The haematological malignancies make up a group of diverse diseases ranging from the very indolent, which may co-exist with the patient for many years, to the highly aggressive and rapidly fatal. They can occur anywhere in the body, and so this chapter is based on tumour type rather than anatomical site, although a detailed anatomical knowledge is required for treatment planning.
Apart from making a tissue diagnosis, surgery rarely has a part in the management of these patients, thus, the development of curative treatment protocols for many of these patients has been a success story for chemotherapy and radiotherapy (RT). With more patients surviving longer, attention is focussing on minimising the unwanted late effects of treatment as much as on maximising the chances of a cure. Patients should be managed by multidisciplinary teams that bring together the appropriate expertise of haematologists, oncologists, radiologists, pathologists and specialist nurses.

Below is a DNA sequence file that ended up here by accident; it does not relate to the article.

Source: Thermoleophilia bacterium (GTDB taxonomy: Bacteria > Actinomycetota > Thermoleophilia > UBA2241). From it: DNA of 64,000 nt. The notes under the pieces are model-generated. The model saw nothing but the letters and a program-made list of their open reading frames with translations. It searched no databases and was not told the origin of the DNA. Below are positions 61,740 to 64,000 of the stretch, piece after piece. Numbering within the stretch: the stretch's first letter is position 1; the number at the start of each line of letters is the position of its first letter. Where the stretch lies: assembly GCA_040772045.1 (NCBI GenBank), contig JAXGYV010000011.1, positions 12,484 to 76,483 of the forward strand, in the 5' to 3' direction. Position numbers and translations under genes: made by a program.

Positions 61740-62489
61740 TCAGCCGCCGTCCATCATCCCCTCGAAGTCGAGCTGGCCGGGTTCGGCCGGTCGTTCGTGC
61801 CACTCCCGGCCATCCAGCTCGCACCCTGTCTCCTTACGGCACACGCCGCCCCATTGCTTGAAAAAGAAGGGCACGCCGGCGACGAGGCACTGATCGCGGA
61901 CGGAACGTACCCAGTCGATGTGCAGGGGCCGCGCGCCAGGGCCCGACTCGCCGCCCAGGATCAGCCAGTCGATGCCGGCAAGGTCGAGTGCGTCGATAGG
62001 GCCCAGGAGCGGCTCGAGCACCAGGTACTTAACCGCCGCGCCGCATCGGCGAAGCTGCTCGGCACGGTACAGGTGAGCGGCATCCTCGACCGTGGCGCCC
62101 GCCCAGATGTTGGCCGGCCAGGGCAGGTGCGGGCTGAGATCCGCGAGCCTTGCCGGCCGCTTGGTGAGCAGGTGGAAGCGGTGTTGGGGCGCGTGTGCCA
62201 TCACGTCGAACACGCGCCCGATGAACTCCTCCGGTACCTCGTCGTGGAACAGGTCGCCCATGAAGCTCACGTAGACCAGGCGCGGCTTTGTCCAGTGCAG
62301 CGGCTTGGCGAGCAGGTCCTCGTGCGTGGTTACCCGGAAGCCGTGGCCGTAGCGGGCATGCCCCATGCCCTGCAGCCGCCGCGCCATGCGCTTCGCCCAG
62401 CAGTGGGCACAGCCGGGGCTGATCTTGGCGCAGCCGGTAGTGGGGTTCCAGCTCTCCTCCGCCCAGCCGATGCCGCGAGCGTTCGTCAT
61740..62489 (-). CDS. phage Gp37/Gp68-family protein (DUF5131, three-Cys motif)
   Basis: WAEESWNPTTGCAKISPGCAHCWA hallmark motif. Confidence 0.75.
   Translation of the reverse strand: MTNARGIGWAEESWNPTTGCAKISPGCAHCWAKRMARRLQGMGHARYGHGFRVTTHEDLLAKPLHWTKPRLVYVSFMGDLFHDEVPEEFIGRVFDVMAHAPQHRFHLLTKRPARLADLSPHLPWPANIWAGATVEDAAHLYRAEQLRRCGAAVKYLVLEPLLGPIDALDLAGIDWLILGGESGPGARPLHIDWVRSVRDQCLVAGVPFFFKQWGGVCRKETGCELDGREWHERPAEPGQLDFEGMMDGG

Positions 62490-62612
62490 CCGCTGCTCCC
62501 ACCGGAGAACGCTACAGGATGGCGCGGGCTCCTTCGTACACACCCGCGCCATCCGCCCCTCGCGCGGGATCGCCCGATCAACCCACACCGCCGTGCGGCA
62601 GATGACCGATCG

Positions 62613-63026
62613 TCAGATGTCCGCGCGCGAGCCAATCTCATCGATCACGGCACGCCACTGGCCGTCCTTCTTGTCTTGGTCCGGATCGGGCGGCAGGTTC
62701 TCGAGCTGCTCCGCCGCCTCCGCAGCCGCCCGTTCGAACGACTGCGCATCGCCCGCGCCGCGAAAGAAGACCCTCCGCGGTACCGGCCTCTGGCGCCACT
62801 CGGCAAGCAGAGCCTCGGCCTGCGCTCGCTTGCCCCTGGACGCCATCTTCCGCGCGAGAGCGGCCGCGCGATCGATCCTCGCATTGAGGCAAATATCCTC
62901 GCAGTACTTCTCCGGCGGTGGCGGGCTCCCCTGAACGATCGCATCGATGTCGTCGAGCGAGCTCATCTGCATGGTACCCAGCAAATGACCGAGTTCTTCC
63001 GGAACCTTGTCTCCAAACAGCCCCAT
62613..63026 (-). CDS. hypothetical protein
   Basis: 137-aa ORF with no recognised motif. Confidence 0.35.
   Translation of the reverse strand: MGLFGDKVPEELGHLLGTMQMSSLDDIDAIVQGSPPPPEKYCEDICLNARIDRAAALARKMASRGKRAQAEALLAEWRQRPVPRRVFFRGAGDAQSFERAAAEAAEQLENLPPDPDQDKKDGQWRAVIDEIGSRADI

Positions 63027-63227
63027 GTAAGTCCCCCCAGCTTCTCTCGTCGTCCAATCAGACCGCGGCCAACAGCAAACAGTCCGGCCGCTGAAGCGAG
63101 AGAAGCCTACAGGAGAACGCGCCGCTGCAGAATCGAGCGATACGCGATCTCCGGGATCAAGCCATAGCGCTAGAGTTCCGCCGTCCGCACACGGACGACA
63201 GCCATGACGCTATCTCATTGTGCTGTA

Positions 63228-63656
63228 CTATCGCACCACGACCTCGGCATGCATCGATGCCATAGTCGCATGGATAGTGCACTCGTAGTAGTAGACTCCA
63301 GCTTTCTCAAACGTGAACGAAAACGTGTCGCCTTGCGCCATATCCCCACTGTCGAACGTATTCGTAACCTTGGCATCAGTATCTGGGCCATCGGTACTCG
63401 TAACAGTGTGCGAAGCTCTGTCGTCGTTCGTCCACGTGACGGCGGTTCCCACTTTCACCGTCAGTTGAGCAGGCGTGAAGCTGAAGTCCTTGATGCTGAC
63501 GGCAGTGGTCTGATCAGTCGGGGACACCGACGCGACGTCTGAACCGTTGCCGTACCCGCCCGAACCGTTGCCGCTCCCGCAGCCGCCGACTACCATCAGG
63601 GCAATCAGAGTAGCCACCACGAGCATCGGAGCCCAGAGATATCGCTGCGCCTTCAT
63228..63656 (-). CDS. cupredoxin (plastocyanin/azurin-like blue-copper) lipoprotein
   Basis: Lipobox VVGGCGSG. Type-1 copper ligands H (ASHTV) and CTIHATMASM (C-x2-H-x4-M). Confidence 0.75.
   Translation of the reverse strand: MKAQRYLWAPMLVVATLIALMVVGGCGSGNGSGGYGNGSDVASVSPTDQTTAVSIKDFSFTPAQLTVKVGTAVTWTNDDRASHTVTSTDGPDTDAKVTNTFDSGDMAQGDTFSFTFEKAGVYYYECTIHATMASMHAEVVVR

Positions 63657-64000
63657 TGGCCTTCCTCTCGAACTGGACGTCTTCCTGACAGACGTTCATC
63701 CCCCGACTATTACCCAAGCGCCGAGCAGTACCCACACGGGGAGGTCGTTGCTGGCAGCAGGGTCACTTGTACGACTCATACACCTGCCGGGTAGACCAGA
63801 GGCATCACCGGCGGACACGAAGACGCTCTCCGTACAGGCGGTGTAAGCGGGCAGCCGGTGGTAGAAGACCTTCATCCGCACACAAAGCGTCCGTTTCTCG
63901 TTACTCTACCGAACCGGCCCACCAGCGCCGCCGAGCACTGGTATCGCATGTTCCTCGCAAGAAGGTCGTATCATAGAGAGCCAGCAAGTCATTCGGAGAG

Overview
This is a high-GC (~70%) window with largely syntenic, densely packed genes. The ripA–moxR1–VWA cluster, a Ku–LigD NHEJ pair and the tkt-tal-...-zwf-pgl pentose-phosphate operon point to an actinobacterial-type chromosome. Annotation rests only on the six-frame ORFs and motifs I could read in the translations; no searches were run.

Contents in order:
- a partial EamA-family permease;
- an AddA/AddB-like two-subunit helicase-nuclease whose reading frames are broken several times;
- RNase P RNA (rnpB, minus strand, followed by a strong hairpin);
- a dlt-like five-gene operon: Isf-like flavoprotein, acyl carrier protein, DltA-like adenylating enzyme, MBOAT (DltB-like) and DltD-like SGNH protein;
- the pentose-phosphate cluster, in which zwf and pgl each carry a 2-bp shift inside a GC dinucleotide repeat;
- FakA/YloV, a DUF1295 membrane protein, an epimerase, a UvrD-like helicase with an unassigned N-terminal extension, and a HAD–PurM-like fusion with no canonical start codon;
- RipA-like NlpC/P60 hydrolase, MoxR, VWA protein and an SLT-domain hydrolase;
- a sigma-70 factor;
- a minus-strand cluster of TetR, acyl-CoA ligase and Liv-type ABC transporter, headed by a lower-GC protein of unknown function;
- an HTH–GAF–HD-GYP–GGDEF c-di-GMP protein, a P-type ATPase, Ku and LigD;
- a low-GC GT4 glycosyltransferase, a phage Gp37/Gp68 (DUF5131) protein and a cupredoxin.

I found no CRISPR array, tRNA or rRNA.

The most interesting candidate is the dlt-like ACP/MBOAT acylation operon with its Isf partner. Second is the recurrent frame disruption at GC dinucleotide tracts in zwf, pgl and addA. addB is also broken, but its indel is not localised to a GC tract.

This chapter first considers the lymphomas, namely non-Hodgkin lymphoma and Hodgkin lymphoma. Then it considers the paraproteinaemias, which include multiple myeloma and solitary plasmacytoma. Lastly, it considers total-body irradiation, which is given as preconditioning prior to bone marrow transplantation in some lymphomas and leukaemias. Leukaemia in children is considered in Chapter 37 (see p. 431). However, a detailed discussion of adult leukaemias is outside the remit of this book.
Lymphomas: general aspects
Non-Hodgkin lymphoma (NHL) is the seventh most common cancer in the UK, with a yearly incidence of about 9000 new cases, and occurs mostly in patients over age 65.